Hi you all,
Can you tell me which of the two should I use to name acts of the legislature? I've always said Insurance Act, Taxation Act etc. as these are actually acts of Parliament. I use "law" as a general term and never include it in the names. Googling, however, returns quite many Laws and I simply cannot figure out what is better to use. Is it British English vs. American English or it depends on the system of government (I live in a parliamentary republic)?
Law is a generic term.

Acts are public laws enacted by the legislature.

Where I live, not every bill has a name (e.g. xyz Act). Usually it is reserved for a cohesive and comprehensive body of law on a subject, such as the "No Child Left Behind Act". But if I talk my legislator into passing a law on a lower speed limit, the legislation probably will not get a name like "The Speed Limit Act". That said, all public laws that pass are technically acts.

Just my 2 cents.

Perhaps someone else has a different opinion.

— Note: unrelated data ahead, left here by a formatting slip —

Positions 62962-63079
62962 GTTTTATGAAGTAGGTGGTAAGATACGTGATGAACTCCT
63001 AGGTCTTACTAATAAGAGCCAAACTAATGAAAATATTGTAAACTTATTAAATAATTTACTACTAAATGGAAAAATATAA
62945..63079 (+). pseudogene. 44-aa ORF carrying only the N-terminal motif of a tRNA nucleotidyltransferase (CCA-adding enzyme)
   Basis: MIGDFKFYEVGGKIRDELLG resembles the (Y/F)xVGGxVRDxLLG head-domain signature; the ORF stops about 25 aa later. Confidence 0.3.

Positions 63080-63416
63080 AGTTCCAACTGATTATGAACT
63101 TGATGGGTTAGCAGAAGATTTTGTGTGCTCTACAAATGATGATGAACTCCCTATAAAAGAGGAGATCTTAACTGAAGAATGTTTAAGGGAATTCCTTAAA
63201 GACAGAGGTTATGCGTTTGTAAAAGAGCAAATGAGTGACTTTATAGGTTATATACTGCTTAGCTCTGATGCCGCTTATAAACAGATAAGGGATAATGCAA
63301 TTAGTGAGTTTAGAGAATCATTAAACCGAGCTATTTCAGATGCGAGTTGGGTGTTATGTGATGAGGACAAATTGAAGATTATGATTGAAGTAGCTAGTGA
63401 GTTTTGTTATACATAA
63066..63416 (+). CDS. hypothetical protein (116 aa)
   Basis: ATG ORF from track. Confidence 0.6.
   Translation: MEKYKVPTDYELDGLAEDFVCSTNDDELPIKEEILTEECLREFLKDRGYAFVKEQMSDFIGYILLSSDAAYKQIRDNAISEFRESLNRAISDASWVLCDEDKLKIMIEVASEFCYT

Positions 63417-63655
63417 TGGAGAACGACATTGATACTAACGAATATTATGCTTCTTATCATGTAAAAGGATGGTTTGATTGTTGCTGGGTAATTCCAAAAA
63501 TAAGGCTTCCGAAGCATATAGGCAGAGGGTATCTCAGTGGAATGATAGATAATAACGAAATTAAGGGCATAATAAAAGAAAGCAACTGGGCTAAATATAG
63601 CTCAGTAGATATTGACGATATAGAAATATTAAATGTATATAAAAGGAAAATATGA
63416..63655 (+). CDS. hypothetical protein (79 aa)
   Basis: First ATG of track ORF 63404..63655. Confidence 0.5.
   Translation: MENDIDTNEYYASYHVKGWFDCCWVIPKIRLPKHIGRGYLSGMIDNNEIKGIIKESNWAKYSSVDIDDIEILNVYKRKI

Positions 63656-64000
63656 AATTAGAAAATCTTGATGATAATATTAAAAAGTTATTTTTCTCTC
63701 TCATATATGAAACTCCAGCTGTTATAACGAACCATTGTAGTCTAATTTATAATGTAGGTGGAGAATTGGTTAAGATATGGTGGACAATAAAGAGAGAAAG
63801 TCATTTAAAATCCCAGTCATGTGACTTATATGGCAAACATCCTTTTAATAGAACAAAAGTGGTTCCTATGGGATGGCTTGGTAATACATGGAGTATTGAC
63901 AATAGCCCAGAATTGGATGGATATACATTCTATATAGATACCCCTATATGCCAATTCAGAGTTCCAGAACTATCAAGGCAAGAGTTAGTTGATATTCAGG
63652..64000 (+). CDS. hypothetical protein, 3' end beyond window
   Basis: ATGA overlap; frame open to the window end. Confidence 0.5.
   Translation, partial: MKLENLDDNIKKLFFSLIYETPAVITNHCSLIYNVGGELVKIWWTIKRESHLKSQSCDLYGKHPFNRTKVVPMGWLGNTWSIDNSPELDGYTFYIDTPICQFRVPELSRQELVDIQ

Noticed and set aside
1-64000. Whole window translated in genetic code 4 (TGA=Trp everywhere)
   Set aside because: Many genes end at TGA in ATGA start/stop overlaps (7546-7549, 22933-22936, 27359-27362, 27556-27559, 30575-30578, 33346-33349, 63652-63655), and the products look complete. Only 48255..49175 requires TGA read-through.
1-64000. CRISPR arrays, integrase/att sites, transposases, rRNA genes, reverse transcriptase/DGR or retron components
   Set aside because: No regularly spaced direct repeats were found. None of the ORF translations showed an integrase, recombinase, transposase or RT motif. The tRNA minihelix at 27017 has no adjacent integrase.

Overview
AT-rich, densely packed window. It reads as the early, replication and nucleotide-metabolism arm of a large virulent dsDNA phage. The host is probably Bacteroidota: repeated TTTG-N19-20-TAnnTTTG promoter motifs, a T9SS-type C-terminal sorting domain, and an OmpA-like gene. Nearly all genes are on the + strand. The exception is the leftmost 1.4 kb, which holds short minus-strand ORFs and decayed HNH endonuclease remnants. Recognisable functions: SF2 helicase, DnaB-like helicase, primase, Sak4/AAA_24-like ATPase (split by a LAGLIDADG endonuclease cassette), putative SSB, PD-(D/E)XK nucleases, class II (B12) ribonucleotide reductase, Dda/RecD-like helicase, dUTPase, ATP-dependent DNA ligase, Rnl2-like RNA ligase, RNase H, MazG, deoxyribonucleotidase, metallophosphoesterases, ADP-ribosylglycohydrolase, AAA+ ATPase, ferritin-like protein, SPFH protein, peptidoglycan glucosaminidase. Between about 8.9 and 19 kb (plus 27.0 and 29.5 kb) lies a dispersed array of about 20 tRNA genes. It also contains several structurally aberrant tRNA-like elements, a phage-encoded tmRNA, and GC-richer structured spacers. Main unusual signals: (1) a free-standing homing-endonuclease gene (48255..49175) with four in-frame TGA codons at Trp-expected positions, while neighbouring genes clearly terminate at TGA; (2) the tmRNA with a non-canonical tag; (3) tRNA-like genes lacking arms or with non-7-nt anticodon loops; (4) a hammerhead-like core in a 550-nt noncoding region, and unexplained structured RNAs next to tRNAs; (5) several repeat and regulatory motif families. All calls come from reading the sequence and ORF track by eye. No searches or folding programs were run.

So if I don't agree with the Acts relating to Income Tax, I don't have to pay. Is that right?

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Thank you so much Julielai!
A law is something noone can argue with. eg the law of gravity

We all agree murder, stealing, assault, lying to get something, etc (and general being a ****) is wrong.

Noone is above the law. Not even a judge or a lawyer!

An act (of parliament) is more like a guideline, a rule if you like. Parliament sees a problem in society and writes an act to try to solve this. Technically, anyone can disagree with it, by protest or simply not voting for that party again. So technically it is not law. And technically if you not see youself as part of society, you do not have to live according to these acts.

However, if you (or the society you belong to) agree with the act, it is given the power of law, sodoing something contrary to an act is then unlawful.
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 Clive's reply was promoted to an answer.